A further object of the invention is to provide a novel heat exchange tube assembly as described which provides a balanced heat transfer from the outer surface of the outer tube to the inner surface of the inner tube to permit thereby the use of glass, an acid impervious material, as the outer tube material in such a manner that the danger of thermal stresses causing breakage of the glass is obviated.

Still another object of the invention is to provide a heat extraction means incorporating a novel heat exchange tube assembly as described which is of a relatively simple, easily fabricated and assembled construction and which may be readily installed in conjunction with existing boilers and other fuel burning equipment.

Additional objects and advantages of the invention will be more readily apparent from the following detailed description of embodiments thereof when taken together with the accompanying drawings wherein:

FIG. 1 is an end elevational sectional view of an economizer incorporating the heat exchange tube assemblies of the present invention in a three stage configuration;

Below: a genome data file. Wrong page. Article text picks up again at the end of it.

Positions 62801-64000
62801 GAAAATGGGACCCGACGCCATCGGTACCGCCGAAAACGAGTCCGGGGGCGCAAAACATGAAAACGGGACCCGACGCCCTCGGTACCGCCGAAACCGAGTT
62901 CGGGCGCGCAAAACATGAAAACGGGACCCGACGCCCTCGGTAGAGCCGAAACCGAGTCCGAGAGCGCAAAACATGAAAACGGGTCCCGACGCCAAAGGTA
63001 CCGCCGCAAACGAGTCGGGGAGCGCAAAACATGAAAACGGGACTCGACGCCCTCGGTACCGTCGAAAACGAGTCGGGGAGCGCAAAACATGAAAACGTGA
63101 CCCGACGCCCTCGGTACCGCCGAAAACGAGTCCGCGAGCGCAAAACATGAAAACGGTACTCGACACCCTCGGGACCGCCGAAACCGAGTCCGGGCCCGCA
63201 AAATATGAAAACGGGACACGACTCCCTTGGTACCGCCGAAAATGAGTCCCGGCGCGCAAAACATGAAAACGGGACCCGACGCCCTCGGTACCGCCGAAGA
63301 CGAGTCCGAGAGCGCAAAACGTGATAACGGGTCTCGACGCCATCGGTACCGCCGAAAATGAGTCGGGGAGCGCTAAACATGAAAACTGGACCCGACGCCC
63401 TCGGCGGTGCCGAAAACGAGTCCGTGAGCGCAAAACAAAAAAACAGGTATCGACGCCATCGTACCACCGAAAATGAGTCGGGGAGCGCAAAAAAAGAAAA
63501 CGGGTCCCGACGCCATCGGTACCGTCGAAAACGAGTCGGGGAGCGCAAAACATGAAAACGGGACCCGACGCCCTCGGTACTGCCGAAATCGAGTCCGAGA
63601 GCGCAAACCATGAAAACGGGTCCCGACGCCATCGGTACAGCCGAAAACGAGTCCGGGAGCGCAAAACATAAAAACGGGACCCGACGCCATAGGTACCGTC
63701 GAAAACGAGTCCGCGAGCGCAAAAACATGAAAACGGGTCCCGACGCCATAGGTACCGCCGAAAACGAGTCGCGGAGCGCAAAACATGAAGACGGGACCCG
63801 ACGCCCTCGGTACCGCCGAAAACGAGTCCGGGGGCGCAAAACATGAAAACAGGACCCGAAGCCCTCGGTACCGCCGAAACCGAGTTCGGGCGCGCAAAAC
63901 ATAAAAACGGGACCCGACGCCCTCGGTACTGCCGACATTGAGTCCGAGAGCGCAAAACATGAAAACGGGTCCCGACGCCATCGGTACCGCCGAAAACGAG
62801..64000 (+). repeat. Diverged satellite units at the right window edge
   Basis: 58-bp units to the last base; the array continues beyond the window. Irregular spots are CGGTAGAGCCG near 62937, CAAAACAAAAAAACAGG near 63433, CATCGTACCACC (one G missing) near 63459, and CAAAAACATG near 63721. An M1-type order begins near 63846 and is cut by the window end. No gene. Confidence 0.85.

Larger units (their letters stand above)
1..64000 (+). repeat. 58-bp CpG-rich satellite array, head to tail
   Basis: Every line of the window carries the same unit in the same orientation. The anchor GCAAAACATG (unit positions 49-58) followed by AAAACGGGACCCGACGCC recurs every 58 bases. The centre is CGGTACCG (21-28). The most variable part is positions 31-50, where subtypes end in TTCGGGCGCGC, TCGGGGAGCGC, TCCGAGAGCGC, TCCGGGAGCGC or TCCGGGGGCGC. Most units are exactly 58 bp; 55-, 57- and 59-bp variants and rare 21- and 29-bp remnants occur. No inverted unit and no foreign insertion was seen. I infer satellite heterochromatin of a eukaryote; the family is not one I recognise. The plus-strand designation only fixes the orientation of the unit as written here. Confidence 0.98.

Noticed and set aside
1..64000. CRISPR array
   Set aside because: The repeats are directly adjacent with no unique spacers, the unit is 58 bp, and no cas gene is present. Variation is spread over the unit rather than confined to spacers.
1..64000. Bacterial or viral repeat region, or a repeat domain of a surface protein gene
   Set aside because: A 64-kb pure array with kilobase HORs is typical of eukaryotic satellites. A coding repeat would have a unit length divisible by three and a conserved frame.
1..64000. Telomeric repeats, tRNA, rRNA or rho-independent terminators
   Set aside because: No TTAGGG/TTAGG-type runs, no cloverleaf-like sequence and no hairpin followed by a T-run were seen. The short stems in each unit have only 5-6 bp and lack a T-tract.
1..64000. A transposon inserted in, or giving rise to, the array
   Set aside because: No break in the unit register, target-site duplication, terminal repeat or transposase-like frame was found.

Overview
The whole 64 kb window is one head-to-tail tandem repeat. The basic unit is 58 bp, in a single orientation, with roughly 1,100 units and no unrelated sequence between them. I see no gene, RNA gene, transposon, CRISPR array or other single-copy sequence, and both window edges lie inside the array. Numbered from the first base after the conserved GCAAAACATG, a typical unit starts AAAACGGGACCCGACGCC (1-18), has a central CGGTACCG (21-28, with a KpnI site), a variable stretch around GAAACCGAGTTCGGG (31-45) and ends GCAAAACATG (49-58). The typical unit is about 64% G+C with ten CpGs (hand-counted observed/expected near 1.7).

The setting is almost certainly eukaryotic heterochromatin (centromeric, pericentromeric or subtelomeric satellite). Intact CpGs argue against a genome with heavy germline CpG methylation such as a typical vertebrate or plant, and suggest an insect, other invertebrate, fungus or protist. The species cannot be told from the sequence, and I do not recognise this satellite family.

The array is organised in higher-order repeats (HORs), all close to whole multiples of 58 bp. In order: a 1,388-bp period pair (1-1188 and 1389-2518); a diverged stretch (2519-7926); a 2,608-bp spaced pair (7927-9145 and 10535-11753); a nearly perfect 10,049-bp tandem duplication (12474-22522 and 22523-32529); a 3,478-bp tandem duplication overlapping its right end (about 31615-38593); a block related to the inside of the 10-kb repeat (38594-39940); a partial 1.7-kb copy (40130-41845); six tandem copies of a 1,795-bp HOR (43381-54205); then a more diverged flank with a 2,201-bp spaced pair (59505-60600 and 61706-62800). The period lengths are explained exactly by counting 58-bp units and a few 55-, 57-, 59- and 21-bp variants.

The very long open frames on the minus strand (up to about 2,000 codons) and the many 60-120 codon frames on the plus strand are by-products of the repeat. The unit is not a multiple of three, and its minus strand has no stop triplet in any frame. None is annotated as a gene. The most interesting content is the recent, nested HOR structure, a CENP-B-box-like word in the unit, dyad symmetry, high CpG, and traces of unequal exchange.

FIG. 2 is a partial side elevational view partly broken away taken along line 2--2 of FIG. 1 and illustrating the flow path of the liquid heat exchange medium through one of the three stages;

FIG. 3 is an enlarged sectional view illustrating a preferred arrangement for supporting the ends of the glass heat exchange tube assemblies;

FIG. 4 is a sectional view of reduced scale in comparison with FIG. 3 taken axially through one of the glass tube assemblies;

FIG. 5 is an enlarged sectional view taken along line 5--5 of FIG. 4;

FIG. 6 is a sectional view taken through one of the steel jacketed heat exchange tube assemblies;

FIG. 7 is a sectional view taken axially through a modified form of glass heat exchange tube assembly;

FIG. 8 is an enlarged sectional view taken along line 8--8 of FIG. 7;

FIG. 9 is a sectional side elevational view of a modified form of economizer in accordance with the present invention incorporating a single stage of steel or glass jacketed heat exchange tube assemblies;